Facebook cracks down on iconic Vietnam War photo over nudity, Norway goes berserk
Norwegians have been accusing Facebook of censorship since the social media giant decided to enforce its nudity rules by deleting the iconic photo of a Vietnamese girl running away in terror after her village was hit by a napalm attack.
The blunder began when popular Norwegian author and journalist Tom Egeland posted a status about how photography can influence the world. Among the eight photos he published was that of Kim Phuc taken in June of 1972 near her home village after it was hit by a napalm attack. Kim, who was nine at the time, ripped off her clothes and ran naked crying and screaming as the napalm burned her skin.
Military photographer Nick Ut won the Pulitzer Prize for capturing the iconic image, but Facebook decided that it didn’t comply with its nudity rules and deleted it. The social media giant’s decision triggered backlash from Norwegians, who posted the iconic photo in defiance. Facebook responded by routinely deleting it.
The story found its way to the press and went international. Dagsavisen newspaper contacted Kim herself, who is now 53 and lives in Canada. The woman, who became a peace campaigner, criticized Facebook’s censorship of her photo.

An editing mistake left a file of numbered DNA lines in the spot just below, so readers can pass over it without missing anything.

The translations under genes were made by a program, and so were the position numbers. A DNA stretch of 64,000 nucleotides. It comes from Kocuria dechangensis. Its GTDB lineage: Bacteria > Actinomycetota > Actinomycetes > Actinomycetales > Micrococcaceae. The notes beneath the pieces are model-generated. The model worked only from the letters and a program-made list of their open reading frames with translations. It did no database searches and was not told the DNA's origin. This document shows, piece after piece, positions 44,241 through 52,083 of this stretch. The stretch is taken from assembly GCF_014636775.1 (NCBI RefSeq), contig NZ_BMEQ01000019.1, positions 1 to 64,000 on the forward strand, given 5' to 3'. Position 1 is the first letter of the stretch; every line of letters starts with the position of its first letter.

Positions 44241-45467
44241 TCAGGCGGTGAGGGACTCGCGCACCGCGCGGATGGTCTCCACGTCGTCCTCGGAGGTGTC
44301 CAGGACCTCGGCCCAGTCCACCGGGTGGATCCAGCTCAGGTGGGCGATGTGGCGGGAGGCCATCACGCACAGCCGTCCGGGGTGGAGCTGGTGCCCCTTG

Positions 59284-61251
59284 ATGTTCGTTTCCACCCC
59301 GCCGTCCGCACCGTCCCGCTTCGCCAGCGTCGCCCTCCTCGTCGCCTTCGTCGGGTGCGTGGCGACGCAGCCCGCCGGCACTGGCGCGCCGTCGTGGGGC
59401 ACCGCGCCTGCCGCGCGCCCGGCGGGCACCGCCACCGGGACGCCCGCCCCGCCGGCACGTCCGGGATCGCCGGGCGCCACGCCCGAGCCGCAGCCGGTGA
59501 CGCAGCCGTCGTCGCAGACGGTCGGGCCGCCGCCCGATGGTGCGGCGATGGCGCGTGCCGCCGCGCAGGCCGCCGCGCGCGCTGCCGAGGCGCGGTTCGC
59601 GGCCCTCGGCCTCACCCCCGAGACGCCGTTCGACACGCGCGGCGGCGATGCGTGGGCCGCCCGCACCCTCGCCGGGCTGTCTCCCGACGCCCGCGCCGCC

“Kim is saddened by those who would focus on the nudity in the historic picture rather than the powerful message it conveys,” Anne Bayin, a spokesperson for the Kim Phuc Foundation, told the newspaper in a statement.
“She fully supports the documentary image taken by Nick Ut as a moment of truth that captures the horror of war and its effects on innocent victims,” she added.
Ironically, when Egeland shared a link on Facebook to a Dagsavisen article on the issue, the tech giant deleted it and suspended the journalist for 24 hours. The same happened to Nettavisen editor Gunnar Stavrum, who wrote an editorial critical of Facebook’s response and shared a link to it on his page.
“When Facebook removes an editorial from a Norwegian newspaper, it shows the online community a lack of respect for editorial freedom unlike anything I have ever seen,” Stavrum commented on his website, according to The Local.
The social network has declined to respond to requests from the Norwegian media to comment on the controversy, but has continued to delete the image.
Facebook, which has become a primary source of news for many users, was earlier accused of abusing its position by using a politically biased mechanism for choosing materials for its Trending Topics feature. The company has denied the allegations, which are being investigated by a US Senate inquiry.